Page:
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January 30, 1983 - Image 7

Resource type:
The Michigan Daily, 1983-01-30

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The Michigan Daily-Sunday, January 30, 1983-Pageo.

Fredricksen rises


Madman's' challenge

By Chris Lauer
D iary of a Madman, part of the
Michigan Ensemble Theater's
latest repertory, is a masterfully con-
ceived blend of classic and experimen-
tal dramatic technique. Erik
Fredricksen's one-man performance as
IPoprishchin, a Russian peasant unable
to cope with the reality of the world, is
an eye opening balance of humor and
Trampled by the world, Poprishchin
gradually finds his own reality-a war-
ped idealism that he finds ultimately
unsatisfying. Fredricksen guides the
sole character and the play to an un-
forgetable climax. The play will be
performed at the New Trueblood Arena
for one more weekend, February 2-5 at
8 p.m. and on February 6 at 2 p.m. The
cast and crew will be available for
discussion after Thursday night's per-
The original Diary of a Madman, a
short story written by Nikolai Gogol in
the early 1800's, is not an obvious can-
didate for stage adaptation. Though the
short story consists of nothing more
than diary entries, Walter Eysselinck,
writer and artistic director for the play,
smade an excellent adaptation. The
changes in Poprishchin's mental state
and his haunting final lines are ideal for
the straightforward dramatic build up
and climax that is the standard form
for a dramatic play. Eysselinck's
master stroke is that he was able to see
this in Gogol's short story and makes it
work as a play even thought it has only
one character.
Eysselinck is able to extrapolate the
spirit of Gogol's short story onto the
'stage with fidelity by thinking and
doing as Gogol. The result is a play
with consistency of which Gogol could
only approve.
Erik Fredricksen handles the in-
credible responsibility of being the only
actor on stage with an excellent and
moving performance. With gradual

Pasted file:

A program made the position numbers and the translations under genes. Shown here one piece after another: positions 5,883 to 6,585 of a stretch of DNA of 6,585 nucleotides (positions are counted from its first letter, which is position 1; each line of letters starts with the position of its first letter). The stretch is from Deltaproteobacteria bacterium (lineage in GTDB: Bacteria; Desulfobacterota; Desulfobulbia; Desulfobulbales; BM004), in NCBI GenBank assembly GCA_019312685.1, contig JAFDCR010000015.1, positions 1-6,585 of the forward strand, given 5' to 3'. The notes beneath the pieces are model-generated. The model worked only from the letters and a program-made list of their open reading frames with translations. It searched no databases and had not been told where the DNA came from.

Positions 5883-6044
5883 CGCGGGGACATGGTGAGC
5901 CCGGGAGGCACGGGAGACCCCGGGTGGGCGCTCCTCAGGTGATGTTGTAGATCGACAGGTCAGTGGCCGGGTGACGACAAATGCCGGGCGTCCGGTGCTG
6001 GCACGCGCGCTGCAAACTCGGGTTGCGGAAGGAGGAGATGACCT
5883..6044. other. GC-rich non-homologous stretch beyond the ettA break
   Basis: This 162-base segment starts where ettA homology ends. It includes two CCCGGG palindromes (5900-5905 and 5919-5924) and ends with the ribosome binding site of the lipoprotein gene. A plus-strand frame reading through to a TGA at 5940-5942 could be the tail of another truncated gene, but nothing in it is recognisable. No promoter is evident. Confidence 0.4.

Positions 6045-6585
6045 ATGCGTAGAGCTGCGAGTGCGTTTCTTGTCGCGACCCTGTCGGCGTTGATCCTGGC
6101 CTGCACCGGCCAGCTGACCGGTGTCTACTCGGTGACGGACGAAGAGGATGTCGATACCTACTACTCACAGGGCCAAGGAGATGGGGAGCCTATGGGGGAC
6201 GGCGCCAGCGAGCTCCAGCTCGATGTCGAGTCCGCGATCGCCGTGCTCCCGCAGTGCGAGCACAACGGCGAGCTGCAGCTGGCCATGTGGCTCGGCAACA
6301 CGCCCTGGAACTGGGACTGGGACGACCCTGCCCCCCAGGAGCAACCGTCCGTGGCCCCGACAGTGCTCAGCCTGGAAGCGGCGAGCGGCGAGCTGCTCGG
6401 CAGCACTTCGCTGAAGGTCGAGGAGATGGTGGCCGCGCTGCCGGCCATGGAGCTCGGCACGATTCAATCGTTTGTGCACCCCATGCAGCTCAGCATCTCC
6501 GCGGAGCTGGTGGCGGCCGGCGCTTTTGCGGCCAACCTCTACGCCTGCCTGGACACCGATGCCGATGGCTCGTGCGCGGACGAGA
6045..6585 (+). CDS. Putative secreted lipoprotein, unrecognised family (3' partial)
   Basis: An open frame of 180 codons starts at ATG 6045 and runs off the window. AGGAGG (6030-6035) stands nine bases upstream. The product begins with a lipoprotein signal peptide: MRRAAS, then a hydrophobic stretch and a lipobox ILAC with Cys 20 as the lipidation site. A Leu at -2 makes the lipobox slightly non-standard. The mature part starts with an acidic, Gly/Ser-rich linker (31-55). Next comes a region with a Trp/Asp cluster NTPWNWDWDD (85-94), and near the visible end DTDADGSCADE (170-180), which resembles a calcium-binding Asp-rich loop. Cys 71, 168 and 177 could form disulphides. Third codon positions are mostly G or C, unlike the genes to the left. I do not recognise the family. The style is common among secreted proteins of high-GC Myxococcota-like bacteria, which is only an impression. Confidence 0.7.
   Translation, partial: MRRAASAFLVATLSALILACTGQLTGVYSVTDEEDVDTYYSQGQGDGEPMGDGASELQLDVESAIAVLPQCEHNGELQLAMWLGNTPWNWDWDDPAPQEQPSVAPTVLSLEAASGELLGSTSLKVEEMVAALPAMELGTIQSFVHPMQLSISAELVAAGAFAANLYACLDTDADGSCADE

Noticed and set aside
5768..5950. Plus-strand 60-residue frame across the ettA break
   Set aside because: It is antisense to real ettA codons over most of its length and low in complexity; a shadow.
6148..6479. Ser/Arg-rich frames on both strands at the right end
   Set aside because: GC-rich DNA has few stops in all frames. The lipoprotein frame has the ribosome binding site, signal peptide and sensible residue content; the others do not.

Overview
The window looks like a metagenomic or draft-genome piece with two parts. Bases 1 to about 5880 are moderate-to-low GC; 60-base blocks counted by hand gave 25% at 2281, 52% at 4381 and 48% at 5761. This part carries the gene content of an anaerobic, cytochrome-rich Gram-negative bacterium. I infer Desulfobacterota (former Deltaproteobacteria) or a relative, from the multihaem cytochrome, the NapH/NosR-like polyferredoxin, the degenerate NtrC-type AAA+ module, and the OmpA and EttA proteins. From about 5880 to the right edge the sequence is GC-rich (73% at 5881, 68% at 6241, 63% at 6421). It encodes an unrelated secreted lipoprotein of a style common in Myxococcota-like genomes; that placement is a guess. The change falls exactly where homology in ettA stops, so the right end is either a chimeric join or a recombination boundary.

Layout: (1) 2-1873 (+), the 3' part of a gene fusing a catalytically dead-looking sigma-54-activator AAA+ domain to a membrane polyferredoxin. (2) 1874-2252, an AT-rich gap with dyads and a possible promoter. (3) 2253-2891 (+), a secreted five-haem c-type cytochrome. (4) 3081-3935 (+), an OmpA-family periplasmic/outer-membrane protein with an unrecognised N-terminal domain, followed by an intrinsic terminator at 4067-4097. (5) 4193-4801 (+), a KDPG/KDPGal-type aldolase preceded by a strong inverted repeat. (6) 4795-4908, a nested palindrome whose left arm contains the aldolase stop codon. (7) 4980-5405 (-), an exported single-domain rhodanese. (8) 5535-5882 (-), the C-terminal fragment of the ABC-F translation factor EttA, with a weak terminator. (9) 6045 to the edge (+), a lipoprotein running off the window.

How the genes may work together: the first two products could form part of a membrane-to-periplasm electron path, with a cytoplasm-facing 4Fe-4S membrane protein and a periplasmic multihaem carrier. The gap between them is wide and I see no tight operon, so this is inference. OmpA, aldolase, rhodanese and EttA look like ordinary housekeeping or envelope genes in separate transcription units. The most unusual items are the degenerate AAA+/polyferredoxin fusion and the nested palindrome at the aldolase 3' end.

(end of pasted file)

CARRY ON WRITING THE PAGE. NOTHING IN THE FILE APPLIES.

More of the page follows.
changes in action, expression, and
voice, Fredricksen produces over the
course of the play changes in Poprish-


Erik Fredricksen plays Poprischin in MET's production of 'Diary of a Madman.'

chin that are nothing less than haunting
for the audience. The constant
development in Poprishchin's mental
condition and the fact that Poprishchin
always has something new, often
bizarre to report, offsets the risk of a
single character and keeps the audien-
ce absorbed.

Diary of a Madman is an unusual
dramatic event. Performed from a
central stage in all directions to
audience, this innovative play gives the
audience a look inside a man's head to
see his hopes-and to see his

Lester shakes the


By Mike Cramer
RIDAY AND SATURDAY night the Blind Pig Cafe was
the site of performances by some of the area's greatest
blues artists.
Detroit's Willie D. Warren and his Brush Street Blues Band
shook the little basement on First Street, with a lot of help
from special guest Lazy Lester Johnson. (I think Lester was
only officially booked for Friday night, but he was having
such a good time, he said he'd be back again Saturday.)
Neither Willie D. nor Lazy Lester is a new face in the blues
Willie D. Warren spent more than a few years in Chicago
playing with Otis Rush and others before he brought his
talent and his twelve string Gibson to Detroit. His band in-
cludes three young white guys (flashiest of whom is "Ralph,"
the sax player), and Little George Jackson, who's really been
Among others, Little George toured with Sonny Roy
Williamson, who thought highly of him enough to sing about
him in "Start Me Talkin'." Although he played second man to
Willie D. and Lester, he was quite a stage presence, picking
some great leads and occasionally poking jibes at Lester.
Lazy Lester, who calls himself "an old black cajun from
Louisiana," grew up in Baton Rouge, and later played
Chicago and recorded in Holland and England. He turns fifty
this year, and says he began singing when he was about six,
under the informal tutelage of his mother, who used to "sing
every mornin' while she was fixin' daddy's lunch."